I am really excited this term. Not because it’s almost spring; not because I have less work, or because I’ve finally started to get used to being in New York… No, I’m really excited because this term I have an honest to goodness elective! I’m taking a seminar on art collecting in the U.S. and, to be frank, I’m stoked!
Being no less an overachiever than any other conservation graduate student, I put even my procrastination to work, relaxing the other night while watching a documentary about unlikely art collectors Herb and Dorothy Vogel (Herb & Dorothy). A postal clerk and a librarian, the couple amassed thousands of pieces of mostly Minimalist and Conceptual art over the course of their lives — in part, Dorothy explains, because they couldn’t afford Pop art or Abstract Impressionism. Their collection includes a working piece from Chuck Close’s Keith that they literally picked off the floor of his workshop, and a collage of Christo and Jean-Claude’s Running Fence that they received in return for cat-sitting for the artists. By the time they both retired, their New York apartment was so filled with works of art that, when they donated the collection to the National Gallery of Art in DC, it took a truck to transport all the objects.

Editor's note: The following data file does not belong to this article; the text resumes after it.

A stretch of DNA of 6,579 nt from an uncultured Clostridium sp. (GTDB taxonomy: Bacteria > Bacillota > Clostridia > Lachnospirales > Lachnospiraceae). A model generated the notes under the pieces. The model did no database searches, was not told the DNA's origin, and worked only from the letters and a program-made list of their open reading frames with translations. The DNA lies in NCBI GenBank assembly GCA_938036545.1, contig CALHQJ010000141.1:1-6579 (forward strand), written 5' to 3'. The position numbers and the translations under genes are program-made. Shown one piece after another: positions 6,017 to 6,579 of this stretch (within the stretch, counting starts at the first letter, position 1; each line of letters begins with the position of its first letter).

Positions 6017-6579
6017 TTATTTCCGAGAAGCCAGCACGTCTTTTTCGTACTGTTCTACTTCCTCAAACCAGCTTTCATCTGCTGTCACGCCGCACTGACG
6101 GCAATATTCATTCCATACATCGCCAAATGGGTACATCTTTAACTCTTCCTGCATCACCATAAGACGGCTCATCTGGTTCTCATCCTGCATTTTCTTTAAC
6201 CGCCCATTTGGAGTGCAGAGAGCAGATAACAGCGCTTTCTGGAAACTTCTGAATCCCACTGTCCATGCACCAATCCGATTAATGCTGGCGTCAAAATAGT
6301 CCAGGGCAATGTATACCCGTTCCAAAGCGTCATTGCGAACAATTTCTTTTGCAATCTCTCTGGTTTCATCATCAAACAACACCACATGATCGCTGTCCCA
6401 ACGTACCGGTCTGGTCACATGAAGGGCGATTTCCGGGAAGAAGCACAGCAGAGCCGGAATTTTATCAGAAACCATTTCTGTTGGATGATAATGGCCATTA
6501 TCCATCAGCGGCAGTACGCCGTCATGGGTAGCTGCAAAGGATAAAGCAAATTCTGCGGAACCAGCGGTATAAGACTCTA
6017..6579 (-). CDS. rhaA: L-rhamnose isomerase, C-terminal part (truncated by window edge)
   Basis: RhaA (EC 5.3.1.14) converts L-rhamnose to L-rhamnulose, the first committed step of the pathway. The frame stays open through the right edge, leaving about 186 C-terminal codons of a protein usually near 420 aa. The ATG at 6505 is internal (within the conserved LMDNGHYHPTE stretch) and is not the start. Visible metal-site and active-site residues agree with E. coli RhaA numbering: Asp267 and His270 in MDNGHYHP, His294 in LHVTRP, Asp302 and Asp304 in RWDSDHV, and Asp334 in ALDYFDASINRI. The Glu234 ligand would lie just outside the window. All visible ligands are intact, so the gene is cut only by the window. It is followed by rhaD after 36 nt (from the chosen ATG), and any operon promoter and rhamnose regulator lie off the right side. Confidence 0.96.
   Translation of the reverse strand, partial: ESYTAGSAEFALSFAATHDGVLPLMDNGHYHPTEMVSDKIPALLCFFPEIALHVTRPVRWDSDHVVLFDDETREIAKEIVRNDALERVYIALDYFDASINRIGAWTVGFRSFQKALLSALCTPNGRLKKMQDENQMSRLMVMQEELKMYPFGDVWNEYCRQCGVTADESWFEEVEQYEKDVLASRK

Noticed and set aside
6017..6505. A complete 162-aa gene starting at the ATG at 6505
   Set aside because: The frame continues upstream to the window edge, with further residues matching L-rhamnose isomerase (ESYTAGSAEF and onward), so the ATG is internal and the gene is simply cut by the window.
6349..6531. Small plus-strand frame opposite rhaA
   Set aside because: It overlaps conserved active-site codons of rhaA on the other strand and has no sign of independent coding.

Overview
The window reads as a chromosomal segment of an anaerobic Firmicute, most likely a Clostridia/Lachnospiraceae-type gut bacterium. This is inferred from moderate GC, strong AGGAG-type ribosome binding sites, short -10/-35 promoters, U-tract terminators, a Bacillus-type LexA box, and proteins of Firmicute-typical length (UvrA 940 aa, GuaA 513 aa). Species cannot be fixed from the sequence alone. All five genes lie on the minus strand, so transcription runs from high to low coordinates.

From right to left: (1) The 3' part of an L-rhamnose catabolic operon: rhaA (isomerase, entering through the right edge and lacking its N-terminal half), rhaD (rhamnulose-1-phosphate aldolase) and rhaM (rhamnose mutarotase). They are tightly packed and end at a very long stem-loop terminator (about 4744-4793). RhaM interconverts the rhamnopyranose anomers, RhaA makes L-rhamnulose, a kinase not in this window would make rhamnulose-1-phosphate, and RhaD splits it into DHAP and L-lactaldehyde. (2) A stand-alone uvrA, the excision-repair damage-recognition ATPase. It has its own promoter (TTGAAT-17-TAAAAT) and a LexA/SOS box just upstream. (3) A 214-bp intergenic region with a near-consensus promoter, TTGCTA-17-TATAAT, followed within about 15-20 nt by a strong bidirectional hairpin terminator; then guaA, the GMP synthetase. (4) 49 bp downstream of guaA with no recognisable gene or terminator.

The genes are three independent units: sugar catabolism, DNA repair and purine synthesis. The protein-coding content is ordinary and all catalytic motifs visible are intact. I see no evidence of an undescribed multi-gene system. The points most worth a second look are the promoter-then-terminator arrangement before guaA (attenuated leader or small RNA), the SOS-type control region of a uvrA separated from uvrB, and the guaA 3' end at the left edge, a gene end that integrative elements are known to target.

I have to admit, I enjoyed the documentary, but it left me somewhat unsatisfied. Herb & Dorothy could be a compelling look into what drives people to collect art. Herb and Dorothy themselves don’t seem to be quite sure why they do it — and, unfortunately, the film doesn’t really go far towards explaining the compulsion either. While the couple does seem to be strongly drawn to the ideas and the aesthetic, the film fails to examine where this fascination comes from. In that, it misses perhaps the most interesting aspect of the story.